She would early cancel every 3rd session by minutes. And then when I told her I could no longer uphold her standing appointment because she had missed it for 2 months. She said that it was because I missed.

It was clear that no matter what evidence I showed her and no matter how much I upheld my policies she was never going to. So, I refunded her what was left of her package and gave her the referral info of teachers who might be better suited for her.

It wasn’t easy. She was combative in email. She lied. She did everything she could to stay on as a client. And, firing her was one of the best things I did. It wasn’t just the two-three sessions a week of time I got back. It was the time around the sessions too.

And, I was able to make room in my schedule for two other clients who are doubly better as humans to be around. Inspiring to teach. Who never ask me to discount them or break a rule.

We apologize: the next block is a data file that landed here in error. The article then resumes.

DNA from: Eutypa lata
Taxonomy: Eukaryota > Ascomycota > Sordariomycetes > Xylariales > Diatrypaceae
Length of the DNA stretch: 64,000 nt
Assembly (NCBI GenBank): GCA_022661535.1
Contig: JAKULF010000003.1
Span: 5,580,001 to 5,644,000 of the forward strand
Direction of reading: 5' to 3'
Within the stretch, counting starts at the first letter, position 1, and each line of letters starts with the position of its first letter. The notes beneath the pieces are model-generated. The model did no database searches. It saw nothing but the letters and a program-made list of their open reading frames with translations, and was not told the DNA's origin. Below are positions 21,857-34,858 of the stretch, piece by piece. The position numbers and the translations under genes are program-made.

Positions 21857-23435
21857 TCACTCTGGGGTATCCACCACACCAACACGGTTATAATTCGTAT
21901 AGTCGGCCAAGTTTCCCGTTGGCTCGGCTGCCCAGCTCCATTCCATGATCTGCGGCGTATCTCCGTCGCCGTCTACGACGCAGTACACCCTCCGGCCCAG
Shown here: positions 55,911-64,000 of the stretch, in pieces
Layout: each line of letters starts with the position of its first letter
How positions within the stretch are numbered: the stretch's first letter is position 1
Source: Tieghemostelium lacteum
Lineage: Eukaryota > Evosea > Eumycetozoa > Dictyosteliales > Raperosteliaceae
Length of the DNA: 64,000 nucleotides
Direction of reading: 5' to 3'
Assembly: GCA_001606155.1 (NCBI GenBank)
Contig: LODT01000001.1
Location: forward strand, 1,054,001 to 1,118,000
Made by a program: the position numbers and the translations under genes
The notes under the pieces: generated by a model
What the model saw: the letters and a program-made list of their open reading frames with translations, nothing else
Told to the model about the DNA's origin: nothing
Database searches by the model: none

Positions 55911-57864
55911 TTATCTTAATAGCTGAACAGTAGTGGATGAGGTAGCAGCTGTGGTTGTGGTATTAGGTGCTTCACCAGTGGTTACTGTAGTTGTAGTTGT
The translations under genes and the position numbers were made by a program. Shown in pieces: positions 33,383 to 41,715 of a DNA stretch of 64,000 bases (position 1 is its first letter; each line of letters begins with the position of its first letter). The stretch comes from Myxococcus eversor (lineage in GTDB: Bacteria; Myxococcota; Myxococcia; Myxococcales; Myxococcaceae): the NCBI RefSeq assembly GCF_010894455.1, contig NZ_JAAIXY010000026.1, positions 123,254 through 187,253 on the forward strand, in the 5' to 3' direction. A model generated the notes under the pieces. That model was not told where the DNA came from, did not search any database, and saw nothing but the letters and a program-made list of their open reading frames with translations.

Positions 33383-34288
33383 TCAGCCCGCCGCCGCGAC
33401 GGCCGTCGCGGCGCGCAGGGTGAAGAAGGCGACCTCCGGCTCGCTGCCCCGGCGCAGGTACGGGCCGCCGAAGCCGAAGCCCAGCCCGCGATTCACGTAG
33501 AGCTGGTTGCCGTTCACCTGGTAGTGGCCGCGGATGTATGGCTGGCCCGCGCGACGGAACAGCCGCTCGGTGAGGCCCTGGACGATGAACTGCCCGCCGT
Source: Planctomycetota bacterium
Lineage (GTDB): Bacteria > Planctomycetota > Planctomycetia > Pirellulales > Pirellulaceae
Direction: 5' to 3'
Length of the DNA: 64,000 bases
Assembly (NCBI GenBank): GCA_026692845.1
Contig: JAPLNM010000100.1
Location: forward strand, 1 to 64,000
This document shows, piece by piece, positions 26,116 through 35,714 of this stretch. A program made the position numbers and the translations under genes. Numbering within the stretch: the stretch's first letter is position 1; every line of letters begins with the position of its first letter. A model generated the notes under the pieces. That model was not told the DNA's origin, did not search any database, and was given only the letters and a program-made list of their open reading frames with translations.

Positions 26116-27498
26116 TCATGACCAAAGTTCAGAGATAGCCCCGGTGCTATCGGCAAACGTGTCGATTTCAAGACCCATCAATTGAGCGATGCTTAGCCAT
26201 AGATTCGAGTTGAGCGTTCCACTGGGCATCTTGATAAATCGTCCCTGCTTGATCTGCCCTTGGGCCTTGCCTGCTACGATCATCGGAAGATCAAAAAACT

I know it’s hard to get rid of a client. Saying “no” to money is really hard. Especially if you don’t have a client to replace them with right away. But, once you do you’ll have created space that the universe will fill with an even better client.

So, go ahead and fire them! But first, make sure you’ve done your due diligence to make it easy for them to fire themselves. AKA you must create and uphold policies in your business and train your clients on how to treat you. Sound ok? And if they don’t remember what Ice Cube said, “Bye Felecia.” #blockthemandblessthem

xx~LL

Ps if you need help creating rules around your rates, cancellations, studio use etc. Contact me here. Your business’s strength is only as strong as the foundation it is built on.